The other main point i see between consumer drives and enterprise is the behavior. Especially when the drive encounters a bad sector.
Consumer drive encounters a bad sector, it retries for a long time and then eventual remaps it. In the mean time it has stopped talking to the raid controler and gets dropped from the array as a failed drive.
Enterprise drive encounters a bad sector, it relays the write fail and bad sector to the raid controller who then remaps and reissues a write command. Drive never becomes unresponsive and never gets dropped from the array.
In one case you have a degraded raid array and the overhead of a rebuild putting data at risk, on the other you have a log entry/notification of a drive starting to degrade and very limited risk.
Enterprise drives allow you to manage your storage arrays and handle small failures on your time, consumer drives force you to do it when ever even the smallest errors occur.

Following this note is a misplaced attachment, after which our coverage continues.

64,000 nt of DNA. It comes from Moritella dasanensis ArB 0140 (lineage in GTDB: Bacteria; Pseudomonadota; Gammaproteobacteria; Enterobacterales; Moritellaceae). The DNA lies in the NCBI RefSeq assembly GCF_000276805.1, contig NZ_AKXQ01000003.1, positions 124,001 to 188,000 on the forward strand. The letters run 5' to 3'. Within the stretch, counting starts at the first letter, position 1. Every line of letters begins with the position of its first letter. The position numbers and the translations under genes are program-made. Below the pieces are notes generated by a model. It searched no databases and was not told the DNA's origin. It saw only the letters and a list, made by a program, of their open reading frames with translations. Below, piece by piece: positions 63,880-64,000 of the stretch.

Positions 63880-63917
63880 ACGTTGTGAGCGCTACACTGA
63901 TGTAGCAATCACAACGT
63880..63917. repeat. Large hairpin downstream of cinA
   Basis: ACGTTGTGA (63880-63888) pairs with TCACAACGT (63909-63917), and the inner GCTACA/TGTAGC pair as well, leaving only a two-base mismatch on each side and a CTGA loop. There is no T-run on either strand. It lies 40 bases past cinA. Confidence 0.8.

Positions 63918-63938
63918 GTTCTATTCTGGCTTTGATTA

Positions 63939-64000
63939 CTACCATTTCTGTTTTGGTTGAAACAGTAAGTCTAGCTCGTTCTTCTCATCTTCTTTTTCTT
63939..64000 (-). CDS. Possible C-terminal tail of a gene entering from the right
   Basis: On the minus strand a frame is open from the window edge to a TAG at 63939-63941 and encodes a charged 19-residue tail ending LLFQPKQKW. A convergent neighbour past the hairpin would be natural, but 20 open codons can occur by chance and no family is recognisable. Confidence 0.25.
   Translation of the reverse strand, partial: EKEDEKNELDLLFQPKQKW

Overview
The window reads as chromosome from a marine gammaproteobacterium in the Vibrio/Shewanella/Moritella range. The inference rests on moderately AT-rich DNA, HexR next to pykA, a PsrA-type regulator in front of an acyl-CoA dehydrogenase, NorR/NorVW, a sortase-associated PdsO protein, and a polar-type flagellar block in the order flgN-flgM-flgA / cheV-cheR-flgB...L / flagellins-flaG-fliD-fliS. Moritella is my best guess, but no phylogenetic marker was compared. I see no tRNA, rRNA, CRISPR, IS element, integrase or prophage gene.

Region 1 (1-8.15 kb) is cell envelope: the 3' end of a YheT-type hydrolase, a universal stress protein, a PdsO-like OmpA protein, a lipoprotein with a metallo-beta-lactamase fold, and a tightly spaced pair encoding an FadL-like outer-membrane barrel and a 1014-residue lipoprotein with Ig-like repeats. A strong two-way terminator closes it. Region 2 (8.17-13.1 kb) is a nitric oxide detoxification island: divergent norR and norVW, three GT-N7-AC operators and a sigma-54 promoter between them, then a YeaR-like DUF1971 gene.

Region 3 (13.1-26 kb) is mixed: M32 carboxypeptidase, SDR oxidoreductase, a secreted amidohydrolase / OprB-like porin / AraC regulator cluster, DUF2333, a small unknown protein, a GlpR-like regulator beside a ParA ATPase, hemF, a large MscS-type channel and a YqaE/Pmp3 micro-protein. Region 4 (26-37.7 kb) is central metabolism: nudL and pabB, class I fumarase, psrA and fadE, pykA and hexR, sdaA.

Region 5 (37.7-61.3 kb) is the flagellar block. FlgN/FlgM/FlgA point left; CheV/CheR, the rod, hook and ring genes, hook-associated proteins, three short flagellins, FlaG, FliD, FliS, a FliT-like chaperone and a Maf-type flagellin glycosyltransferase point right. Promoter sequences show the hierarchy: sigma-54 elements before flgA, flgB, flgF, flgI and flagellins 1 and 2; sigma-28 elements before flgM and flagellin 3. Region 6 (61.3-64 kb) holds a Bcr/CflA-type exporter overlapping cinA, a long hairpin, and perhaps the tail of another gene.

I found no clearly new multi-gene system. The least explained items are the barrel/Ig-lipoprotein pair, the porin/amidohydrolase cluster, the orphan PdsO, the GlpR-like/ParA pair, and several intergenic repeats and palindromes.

This matters a lot when you get to larger arrays where rebuild times can be in the days and not hours..
Sure it's just a firmware/behavior difference, but until they allow you to control that on consumer drives, or allow you to flash consumer drives with raid friendly firmwares, it would be unwise to use consumer drives in hardware driven arrays.
This firm can get away with it because they don't use normal raid striping, they use a mixture of software raid distribution logic (reminding me of something akin to ZFS) where you have better separation and control over how things react to minor failures and behavioral differences.
But for most people, we use hardware driven arrays, and in that world enterprise drives win over consumer drives.